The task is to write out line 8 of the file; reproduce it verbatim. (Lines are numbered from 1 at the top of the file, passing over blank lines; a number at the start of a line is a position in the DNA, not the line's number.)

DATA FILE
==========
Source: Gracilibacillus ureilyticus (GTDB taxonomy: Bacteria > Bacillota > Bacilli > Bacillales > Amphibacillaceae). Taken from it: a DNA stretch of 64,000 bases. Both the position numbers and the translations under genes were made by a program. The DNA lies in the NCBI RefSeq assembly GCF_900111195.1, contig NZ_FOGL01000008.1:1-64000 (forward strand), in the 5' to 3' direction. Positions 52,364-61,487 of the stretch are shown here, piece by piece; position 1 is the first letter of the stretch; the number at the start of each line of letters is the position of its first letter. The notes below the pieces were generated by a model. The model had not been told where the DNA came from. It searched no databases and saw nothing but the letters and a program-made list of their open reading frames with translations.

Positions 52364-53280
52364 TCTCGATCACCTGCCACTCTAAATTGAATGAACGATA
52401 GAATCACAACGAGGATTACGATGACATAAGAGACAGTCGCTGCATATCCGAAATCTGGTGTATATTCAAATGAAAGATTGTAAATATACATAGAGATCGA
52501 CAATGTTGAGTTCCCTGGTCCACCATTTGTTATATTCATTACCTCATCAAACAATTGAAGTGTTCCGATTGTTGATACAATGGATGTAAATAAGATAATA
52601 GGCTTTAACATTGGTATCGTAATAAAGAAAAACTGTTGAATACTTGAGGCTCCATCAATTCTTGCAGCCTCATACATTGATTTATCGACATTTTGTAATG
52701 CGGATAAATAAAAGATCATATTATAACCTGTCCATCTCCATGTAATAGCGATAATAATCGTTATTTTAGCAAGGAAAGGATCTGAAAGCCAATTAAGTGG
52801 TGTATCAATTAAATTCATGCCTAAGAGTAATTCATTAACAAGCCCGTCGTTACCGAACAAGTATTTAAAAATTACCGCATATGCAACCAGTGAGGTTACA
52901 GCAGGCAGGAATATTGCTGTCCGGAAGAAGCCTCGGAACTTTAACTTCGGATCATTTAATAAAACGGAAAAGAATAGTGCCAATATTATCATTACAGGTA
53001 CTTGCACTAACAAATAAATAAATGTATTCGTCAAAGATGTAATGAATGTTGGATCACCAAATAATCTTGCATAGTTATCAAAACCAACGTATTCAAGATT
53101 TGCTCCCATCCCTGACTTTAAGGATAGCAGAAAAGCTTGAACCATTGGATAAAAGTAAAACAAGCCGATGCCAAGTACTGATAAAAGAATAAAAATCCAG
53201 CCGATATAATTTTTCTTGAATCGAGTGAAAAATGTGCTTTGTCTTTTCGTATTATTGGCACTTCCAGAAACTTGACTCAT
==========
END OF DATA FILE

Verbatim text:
52801 TGTATCAATTAAATTCATGCCTAAGAGTAATTCATTAACAAGCCCGTCGTTACCGAACAAGTATTTAAAAATTACCGCATATGCAACCAGTGAGGTTACA